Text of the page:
[OS X TeX] MacTeX-2008 Status

Adam R. Maxwell amaxwell at mac.com
Thu Sep 4 05:09:36 CEST 2008

On Sep 3, 2008, at 1:50 PM, David Watson wrote:

> On Sep 3, 2008, at 3:21 PM, Adam R. Maxwell wrote:
>> On Wednesday, September 03, 2008, at 01:11PM, "Joseph C. Slater PE,  
>> PhD" <joseph.slater at wright.edu> wrote:
>>> So, while everybody was using bittorrent... did anyone pause to  
>>> think
>>> that, yet, the psu server is public, and you can get mactex there
>>> directly?
>>> ftp://carroll.aset.psu.edu/pub/CTAN/systems/mac/mactex/
>> Yes, and I found it on the Wisconsin mirror also:
>> http://gentoo.chem.wisc.edu/tex-archive/systems/mac/mactex
>> Using p2p software is a major violation of security policies at  
>> work, so bittorrent wasn't an option.
> Just to clarify some misconceptions about p2p and security that some  
> seem to have.
> The use of p2p software to distribute any type of digital  
> information is not inherently insecure.
> In fact, there is nothing more "insecure" about p2p distribution  
> than there is about distribution through traditional (ftp, uucp,  
> http) protocols.
> I understand the reasoning behind the policy: people distribute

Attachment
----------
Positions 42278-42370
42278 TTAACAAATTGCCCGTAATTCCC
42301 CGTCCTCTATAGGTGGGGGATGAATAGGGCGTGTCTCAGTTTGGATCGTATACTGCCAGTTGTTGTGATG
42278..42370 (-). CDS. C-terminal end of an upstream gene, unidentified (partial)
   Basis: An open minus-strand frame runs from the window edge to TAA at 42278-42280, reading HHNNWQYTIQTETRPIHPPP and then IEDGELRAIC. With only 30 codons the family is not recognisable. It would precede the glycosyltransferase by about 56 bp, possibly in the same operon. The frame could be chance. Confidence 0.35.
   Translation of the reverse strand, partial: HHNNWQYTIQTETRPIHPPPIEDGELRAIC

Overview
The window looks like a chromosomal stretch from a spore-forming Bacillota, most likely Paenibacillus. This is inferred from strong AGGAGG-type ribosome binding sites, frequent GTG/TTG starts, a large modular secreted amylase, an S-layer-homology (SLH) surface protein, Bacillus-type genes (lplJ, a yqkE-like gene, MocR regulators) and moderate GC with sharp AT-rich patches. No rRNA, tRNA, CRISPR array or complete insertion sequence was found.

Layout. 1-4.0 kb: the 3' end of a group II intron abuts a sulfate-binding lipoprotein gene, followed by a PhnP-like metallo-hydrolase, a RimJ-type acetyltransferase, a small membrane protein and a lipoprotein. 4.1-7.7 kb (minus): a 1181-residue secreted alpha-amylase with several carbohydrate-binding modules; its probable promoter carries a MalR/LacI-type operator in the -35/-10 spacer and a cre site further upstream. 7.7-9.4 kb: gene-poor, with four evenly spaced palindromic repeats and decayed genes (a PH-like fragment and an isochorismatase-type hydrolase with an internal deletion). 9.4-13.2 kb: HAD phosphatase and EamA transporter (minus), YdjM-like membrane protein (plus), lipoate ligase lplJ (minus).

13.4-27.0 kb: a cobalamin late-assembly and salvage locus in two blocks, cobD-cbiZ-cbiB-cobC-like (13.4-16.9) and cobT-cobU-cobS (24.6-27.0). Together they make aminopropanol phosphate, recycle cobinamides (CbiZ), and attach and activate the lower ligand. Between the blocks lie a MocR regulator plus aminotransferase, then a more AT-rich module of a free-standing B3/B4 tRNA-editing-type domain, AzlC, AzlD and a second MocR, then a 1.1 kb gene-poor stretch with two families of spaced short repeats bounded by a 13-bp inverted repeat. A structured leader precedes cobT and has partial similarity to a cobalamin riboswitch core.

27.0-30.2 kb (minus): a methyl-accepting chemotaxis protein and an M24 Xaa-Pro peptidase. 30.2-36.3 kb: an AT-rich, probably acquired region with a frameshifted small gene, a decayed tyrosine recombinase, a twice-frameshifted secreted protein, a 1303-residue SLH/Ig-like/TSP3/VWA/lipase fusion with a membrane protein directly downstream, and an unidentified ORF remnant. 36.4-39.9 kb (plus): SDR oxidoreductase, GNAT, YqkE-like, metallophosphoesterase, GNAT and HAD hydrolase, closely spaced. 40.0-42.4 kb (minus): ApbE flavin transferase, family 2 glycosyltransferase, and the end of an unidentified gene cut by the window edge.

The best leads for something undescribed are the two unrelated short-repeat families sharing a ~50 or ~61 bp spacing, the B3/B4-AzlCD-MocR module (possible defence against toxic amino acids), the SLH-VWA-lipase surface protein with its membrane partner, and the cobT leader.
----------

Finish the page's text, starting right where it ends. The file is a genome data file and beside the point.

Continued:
> viruses/spyware via p2p, therefor p2p==evil.
> However, one could argue that people distribute the same sorts of  
> things through social engineering by relying on people to click on  
> URLs on webpages.
> So we should also ban using http protocol, and therefor no one  
> should use the world wide web?

Requesting data from an http/ftp/nntp server is a bit different from  
opening up your filesystem to people all over the world, hoping the  
program doesn't have a buffer overflow or a back door that gives  
someone full access (assuming it was configured securely in the first  

> In the end, the only way to know for sure is to use a non- 
> compromised algorithm for non-repudiation and validation of the  
> things we download.


> I understand your predicament, and I would not violate any set policy.
> I would, however, take a moment to educate the policy makers that,  
> in certain cases, distribution through p2p is a necessary evil and  
> the only real remedy is education and an honor policy.

It's not a predicament at all; I happen to agree with the policy :).   
In the present case of MacTeX, it not necessary to use p2p, so there's  
no justification for it.  I do agree that being informed is helpful,  
and Wikipedia's page on file sharing has a risks section [1] that  
links to a recent paper [2] on the topic.  As far as I'm concerned,  
the bottom line is that the risk to personal or other sensitive  
information on your system should be carefully weighed before  
installing p2p software.


[1] http://en.wikipedia.org/wiki/File_sharing#Risks
[2] http://csdl2.computer.org/comp/proceedings/hicss/2008/3075/00/30750383.pdf

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